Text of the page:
California Gold Rush:
In January of 1848, James Marshall had a work crew camped
on the American River at Coloma near Sacramento. The crew was
building a saw mill for John Sutter. On the cold, clear morning
of January 24, Marshall found a few tiny gold nuggets. Thus began
one of the largest human migrations in history as a half-million
people from around the world descended upon California in search
of instant wealth.
The first printed notice of the discovery was in the
March 15 issue of "The Californian" in San Francisco. Shortly
after Marshall's discovery, General John Bidwell discovered gold
in the Feather River and Major Pearson B. Reading found gold in
the Trinity River. The Gold Rush was soon in full sway.
In 1849, quartz mining began at the Mariposa mine in
Mariposa County. Gold deposits were often found inside quartz
veins. In 1850, California became a state. Also that year,
gold-bearing quartz was found at Gold Hill in Grass Valley. This
led to the development of the great underground mines in that
district and a major industry the continued for more than 100
In 1851, Gold was discovered in Greenhorn Creek, Kern
County. This discovery led to the rush to the upper Kern River
region. By 1852, California's annual gold production reach a
then all-time high of $81 million.
Other important Gold Rush dates and discoveries:
1852, hydraulic mining began at American Hill just north of
Nevada City and a Yankee Jims in Placer County.
1853, the first extensive underground mining of buried river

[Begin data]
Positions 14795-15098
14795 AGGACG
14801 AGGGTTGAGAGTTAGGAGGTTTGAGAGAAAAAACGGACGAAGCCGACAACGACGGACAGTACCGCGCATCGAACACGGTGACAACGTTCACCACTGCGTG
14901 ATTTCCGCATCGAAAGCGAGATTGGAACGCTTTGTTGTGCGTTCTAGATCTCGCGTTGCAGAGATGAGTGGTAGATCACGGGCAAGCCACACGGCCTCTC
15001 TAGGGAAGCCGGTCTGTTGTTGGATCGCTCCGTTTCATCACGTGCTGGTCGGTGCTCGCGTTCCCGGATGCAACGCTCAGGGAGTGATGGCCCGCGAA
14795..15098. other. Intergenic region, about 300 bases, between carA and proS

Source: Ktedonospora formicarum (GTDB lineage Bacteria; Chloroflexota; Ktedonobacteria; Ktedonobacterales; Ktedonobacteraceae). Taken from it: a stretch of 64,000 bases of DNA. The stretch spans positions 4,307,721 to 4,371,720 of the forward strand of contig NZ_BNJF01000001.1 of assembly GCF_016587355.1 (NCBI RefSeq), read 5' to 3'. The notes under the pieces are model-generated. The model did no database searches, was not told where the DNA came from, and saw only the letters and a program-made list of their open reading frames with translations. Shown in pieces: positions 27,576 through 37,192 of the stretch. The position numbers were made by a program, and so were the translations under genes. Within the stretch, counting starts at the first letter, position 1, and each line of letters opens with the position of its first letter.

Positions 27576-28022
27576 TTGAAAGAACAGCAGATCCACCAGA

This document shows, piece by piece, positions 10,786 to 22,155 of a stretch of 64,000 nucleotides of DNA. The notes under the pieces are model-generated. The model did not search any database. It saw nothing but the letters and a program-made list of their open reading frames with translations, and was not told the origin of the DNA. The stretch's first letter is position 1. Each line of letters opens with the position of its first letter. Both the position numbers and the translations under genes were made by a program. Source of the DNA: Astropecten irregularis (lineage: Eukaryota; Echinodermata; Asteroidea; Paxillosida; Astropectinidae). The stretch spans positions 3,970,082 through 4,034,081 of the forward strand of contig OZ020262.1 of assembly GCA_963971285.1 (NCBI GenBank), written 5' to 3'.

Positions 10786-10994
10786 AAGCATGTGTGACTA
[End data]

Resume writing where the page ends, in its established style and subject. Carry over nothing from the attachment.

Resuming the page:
channels commenced in the Forest Hill District, Placer County.
Also in 1853, the placers at Columbia, Tuolomne County,
began to yield vast amounts of gold. This continued until the
early 1860s. At that time, Columbia was one of the largest
cities in the state.
A partial exodus of miners took
place in 1853 when gold was discovered on the Fraser River in
In 1854, a 195-pound mass of gold,
the largest known to have been discovered in California, was
found at Carson Hill in Calaveras County.
the rich surface placers were largely exhausted, and river mining
accounted for much of the state's output until the early
In 1859, the famous 54-pound Willard nugget
was found at Magalia in Butte County.
By 1864, California's gold rush had ended. The rich
surface and river placers were largely exhausted; hydraulic mines
were the chief sources of gold for the next 20 years.
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